Anode and cathode

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Deborah Cheng 1F
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Joined: Thu Jul 13, 2017 3:00 am

Anode and cathode

Postby Deborah Cheng 1F » Fri Feb 09, 2018 12:00 am

Is there a clear, visual way to identify the anode and cathode in a cell diagram without the labels?

Anna Okabe
Posts: 30
Joined: Fri Sep 29, 2017 7:06 am

Re: Anode and cathode

Postby Anna Okabe » Fri Feb 09, 2018 12:06 am

Generally the anode will be on the left and the cathode is on he right. Also, the anode will have a (-) and a cathode will have a (+).

Sara Sasaki 1K
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Re: Anode and cathode

Postby Sara Sasaki 1K » Fri Feb 09, 2018 1:19 am

Additionally, electrons always flow out of the anode and into the cathode

Sarkis Sislyan 1D
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Joined: Thu Jul 27, 2017 3:00 am

Re: Anode and cathode

Postby Sarkis Sislyan 1D » Fri Feb 09, 2018 10:16 am

The anode is the one that oxidizes and is usually on the left and cathode is the one that reduces and is usually on the right

Angela G 2K
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Re: Anode and cathode

Postby Angela G 2K » Fri Feb 09, 2018 11:11 am

In a galvanic cell, the anode is usually on the right and is the site of oxidation, and generally gets thinner over time as the metal electrode loses electrons and gives off metal ions. The cathode is on the left and is the site of reduction, and gets thicker over time as the metal ions gain electrons and turns into solid metal deposited on the electrode.

William Satyadi 2A
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Joined: Sat Jul 22, 2017 3:00 am

Re: Anode and cathode

Postby William Satyadi 2A » Fri Feb 09, 2018 12:00 pm

The anode side is the side that is oxidizes, meaning electrons are lost. The electrons move towards the cathode/reduced side.

AtreyiMitra2L
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Re: Anode and cathode

Postby AtreyiMitra2L » Fri Feb 09, 2018 2:08 pm

At the anode, oxidation is occuring. At the cathode, reduction is occuring. If you know these concepts and look at the diagram enough, you will be able to distinguish the two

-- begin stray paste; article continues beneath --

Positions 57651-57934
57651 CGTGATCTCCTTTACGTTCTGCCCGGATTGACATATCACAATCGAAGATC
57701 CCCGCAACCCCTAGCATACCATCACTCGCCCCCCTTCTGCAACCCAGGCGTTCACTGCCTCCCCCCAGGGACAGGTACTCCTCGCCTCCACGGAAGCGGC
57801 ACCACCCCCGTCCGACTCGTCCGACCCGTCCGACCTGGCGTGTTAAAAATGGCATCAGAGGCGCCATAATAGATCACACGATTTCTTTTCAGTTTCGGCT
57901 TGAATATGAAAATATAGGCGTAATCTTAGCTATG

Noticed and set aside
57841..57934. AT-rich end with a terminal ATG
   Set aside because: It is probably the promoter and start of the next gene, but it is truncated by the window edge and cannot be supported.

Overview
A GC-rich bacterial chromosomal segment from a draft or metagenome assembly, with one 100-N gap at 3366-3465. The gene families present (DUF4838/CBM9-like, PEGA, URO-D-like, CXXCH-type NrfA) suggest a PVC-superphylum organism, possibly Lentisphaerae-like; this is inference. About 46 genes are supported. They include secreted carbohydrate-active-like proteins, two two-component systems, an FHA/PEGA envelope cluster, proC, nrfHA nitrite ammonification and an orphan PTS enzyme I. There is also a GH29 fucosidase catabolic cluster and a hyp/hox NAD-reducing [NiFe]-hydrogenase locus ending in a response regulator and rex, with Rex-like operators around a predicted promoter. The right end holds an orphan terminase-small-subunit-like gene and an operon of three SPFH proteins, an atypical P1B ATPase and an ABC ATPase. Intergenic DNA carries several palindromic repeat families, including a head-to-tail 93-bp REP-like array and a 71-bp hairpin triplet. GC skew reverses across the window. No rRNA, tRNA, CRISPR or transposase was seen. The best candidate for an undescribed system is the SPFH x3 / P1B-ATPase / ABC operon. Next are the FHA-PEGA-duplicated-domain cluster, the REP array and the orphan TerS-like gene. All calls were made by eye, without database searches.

William Xu Dis 1D
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Joined: Fri Sep 29, 2017 7:05 am

Re: Anode and cathode

Postby William Xu Dis 1D » Fri Feb 09, 2018 4:01 pm

There isn't really a visual way to tell unless if you can identify the solutions or the electrodes. For example, if you can identify that there is zinc on one side and copper on the other, you know that zinc is on the anode side and the side with copper is the cathode. Also, if you can see the electron flow, the side to which the electrons are moving to is the cathode.

Julie Steklof 1A
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Joined: Thu Jul 13, 2017 3:00 am

Re: Anode and cathode

Postby Julie Steklof 1A » Sat Feb 10, 2018 3:51 pm

Does the anode always have to be drawn on the left and cathode on the right? Or is it necessary to know the solutions in order to tell which cell is which?

RussellChin_3A
Posts: 42
Joined: Sat Jul 22, 2017 3:01 am

Re: Anode and cathode

Postby RussellChin_3A » Sat Feb 10, 2018 3:59 pm

drawing the anode of the left is the conventional way. So I guess if you draw your cell correctly and get the direction of the e- current correct (from anode to cathode) it shouldn't matter if you draw the anode on the left or right. By recognizing which half rxn is the oxidation half or the reduction half will make drawing the cell really easy, so its helpful to identify that first.


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